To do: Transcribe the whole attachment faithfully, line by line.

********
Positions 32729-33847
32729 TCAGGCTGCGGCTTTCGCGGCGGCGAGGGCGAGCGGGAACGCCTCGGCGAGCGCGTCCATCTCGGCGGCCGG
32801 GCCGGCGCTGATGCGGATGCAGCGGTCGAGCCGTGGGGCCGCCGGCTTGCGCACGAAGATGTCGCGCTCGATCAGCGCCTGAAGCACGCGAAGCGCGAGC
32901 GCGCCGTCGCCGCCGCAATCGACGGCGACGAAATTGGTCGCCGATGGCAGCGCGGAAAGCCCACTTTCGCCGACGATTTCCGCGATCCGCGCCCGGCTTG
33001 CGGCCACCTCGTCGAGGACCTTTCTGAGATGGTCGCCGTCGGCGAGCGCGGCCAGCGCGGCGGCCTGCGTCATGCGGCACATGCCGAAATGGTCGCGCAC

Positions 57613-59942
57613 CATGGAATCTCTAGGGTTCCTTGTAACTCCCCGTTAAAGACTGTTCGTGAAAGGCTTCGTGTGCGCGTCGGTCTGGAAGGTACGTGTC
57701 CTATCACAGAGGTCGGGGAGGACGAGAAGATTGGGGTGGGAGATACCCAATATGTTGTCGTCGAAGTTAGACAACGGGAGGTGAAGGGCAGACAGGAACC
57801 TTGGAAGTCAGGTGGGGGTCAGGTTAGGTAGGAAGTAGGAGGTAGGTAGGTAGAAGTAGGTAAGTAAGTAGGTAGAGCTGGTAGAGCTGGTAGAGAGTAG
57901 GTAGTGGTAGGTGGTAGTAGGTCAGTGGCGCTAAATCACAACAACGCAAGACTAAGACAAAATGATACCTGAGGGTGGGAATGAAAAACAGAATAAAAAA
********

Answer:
Positions 32729-33847
32729 TCAGGCTGCGGCTTTCGCGGCGGCGAGGGCGAGCGGGAACGCCTCGGCGAGCGCGTCCATCTCGGCGGCCGG
32801 GCCGGCGCTGATGCGGATGCAGCGGTCGAGCCGTGGGGCCGCCGGCTTGCGCACGAAGATGTCGCGCTCGATCAGCGCCTGAAGCACGCGAAGCGCGAGC
32901 GCGCCGTCGCCGCCGCAATCGACGGCGACGAAATTGGTCGCCGATGGCAGCGCGGAAAGCCCACTTTCGCCGACGATTTCCGCGATCCGCGCCCGGCTTG
33001 CGGCCACCTCGTCGAGGACCTTTCTGAGATGGTCGCCGTCGGCGAGCGCGGCCAGCGCGGCGGCCTGCGTCATGCGGCACATGCCGAAATGGTCGCGCAC

Positions 57613-59942
57613 CATGGAATCTCTAGGGTTCCTTGTAACTCCCCGTTAAAGACTGTTCGTGAAAGGCTTCGTGTGCGCGTCGGTCTGGAAGGTACGTGTC
57701 CTATCACAGAGGTCGGGGAGGACGAGAAGATTGGGGTGGGAGATACCCAATATGTTGTCGTCGAAGTTAGACAACGGGAGGTGAAGGGCAGACAGGAACC
57801 TTGGAAGTCAGGTGGGGGTCAGGTTAGGTAGGAAGTAGGAGGTAGGTAGGTAGAAGTAGGTAAGTAAGTAGGTAGAGCTGGTAGAGCTGGTAGAGAGTAG
57901 GTAGTGGTAGGTGGTAGTAGGTCAGTGGCGCTAAATCACAACAACGCAAGACTAAGACAAAATGATACCTGAGGGTGGGAATGAAAAACAGAATAAAAAA